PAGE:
Mental Health Story told with Warmth
Reviewed by Mary Alderson
Note: This review contains spoilers.
It’s difficult subject matter – depression and suicide. It’s certainly not funny. And yet, the audience is laughing as we watch the story of boy whose mother tries to take her own life and eventually does.
And guess who creates the laughter in this play? It’s a one-man show, and in this case it’s performed by James Barrett at the Globus Theatre in the Lakeview Arts Barn near Bobcaygeon. Yes, Barrett’s character does provide much of the humour. But many laughs come from the audience members he conscripts to help him with the show.
The story begins with Barrett as a seven-year-old boy describing the first time he had to deal with death. His dog, named Sherlock Bones, had to be put down by the vet. The role of the vet was played by a woman in the audience who was ‘voluntold’.
Then Barrett tells us about his mother’s first suicide attempt when he was still a young child. His father picks him up at school to take him to the hospital, telling him his mother has “done a stupid thing”. An audience member takes on the role of the father.
That’s when the child starts his list. He decides it should make his mother happy if he makes a list of things to be happy about. He wants to list every brilliant thing. And so he begins: 1. Ice cream. 2. Water fights. 3. Stay up past bedtime to watch TV. 4. The colour yellow. 5. Things with stripes. 6. Rollercoaster.
The list goes on and on, with the little boy adding more and more brilliant things. He leaves it for his mother to read, but she doesn’t comment on it. She just circles his spelling errors. Later he tries to read his list to her, but she walks into another room. Audience members are given numbered cards to read aloud, with items he adds to the list. It is heartwarming to hear the boy’s list, even if it doesn’t seem help his mother.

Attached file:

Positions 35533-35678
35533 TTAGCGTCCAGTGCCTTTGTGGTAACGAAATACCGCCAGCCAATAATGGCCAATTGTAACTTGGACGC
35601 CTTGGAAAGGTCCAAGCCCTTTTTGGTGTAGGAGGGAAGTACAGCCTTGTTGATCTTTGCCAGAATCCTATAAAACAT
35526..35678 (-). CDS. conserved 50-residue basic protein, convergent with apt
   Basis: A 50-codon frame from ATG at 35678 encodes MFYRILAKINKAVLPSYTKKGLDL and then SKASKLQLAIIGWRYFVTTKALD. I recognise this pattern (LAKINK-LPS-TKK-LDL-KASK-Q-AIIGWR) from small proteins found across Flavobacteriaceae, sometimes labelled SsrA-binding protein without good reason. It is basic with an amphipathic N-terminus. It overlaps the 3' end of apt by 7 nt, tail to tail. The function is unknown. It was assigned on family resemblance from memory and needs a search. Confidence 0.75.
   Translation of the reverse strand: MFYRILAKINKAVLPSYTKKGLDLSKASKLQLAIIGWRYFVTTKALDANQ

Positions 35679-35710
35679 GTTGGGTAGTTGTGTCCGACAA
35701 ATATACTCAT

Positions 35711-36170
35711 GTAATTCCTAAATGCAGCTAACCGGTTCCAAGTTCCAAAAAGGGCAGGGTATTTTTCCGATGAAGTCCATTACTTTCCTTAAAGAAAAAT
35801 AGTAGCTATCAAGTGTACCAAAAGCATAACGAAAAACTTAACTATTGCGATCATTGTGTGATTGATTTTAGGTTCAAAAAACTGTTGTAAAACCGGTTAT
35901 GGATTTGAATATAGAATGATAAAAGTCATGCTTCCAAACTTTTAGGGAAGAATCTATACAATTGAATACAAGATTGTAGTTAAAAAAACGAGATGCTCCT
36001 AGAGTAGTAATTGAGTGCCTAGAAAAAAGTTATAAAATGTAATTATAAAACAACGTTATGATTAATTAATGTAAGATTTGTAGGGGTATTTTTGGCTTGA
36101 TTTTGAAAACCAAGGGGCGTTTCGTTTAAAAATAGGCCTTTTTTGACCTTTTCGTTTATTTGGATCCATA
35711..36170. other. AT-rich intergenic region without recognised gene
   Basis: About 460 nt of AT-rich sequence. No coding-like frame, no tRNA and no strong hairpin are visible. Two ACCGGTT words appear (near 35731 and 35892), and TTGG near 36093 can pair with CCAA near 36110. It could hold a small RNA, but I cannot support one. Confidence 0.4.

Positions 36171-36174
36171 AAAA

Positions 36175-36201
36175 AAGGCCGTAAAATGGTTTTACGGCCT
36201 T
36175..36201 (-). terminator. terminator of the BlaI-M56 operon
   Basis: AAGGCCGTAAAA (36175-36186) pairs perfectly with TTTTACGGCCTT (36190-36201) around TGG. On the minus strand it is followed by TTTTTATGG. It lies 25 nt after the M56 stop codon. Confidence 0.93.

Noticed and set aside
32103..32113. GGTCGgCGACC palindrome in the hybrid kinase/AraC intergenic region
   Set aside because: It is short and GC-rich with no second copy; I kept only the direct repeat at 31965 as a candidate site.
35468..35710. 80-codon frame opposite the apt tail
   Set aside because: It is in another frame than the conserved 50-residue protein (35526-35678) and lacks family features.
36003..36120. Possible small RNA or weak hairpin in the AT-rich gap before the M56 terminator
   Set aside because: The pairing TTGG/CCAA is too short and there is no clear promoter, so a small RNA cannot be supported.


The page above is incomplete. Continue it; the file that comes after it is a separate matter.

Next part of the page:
A woman in the audience is asked to be the counsellor he visits at school to help him understand. On opening night, there was a very cooperative audience member who agreed to take off one shoe and sock. The sock becomes a puppet who talks to the boy.
As he grows up, an audience member plays his girlfriend and she becomes the love of his life. When she finds his list she adds to it, which renews his ambition to list every brilliant thing. Eventually he suffers from the same depression that his mother had and his marriage is strained. And yet, through the depression of both the mother and son, we are left with hope.
James Barrett is as brilliant in the one-man play as the list of every brilliant thing he creates. He is comfortable as the storyteller, and we feel as if we grow up with him as he ages and continues sharing the list. Barrett is also excellent in selecting appropriate audience members to play different parts. His improvisational skills are put to the test as he gives witty replies to his impromptu characters on stage. He also prompted and coached a few participants to keep the play on track.
Globus Theatre is a dinner theatre, making use of the spacious Lakeview Arts Barn to seat patrons at distanced tables with all Covid protocols met. As usual, the dinners are delicious – and generous with appetizer, main course and dessert.
The play will stay with you for the next few days. You’ll recall suicides and what you might have done to prevent it. You’ll wonder how things could be resolved for this character. Barrett’s performance will leave you with food for thought. The pre-show dinner will satisfy your actual appetite.
Every Brilliant Thing continues at the Globus Theatre, Lakeview Arts Barn near Bobcaygeon, until October 30. Tickets are available by calling the Box Office at 705-738-2037 or 1-800-304-7897 or visit https://www.lakeviewartsbarn.com/globus-current-season
Photo: James Barrett in the one-man show, Every Brilliant Thing. Photo by Rebecca Anne Bloom.
Every Brilliant Thing
By Duncan Macmillan with Jonny Donahoe
Directed by Sarah Quick
Performed by James Barrett
Globus Theatre, Lakeview Arts Barn, Bobcaygeon
October 21 to 30, 2021
Reviewed by Mary Alderson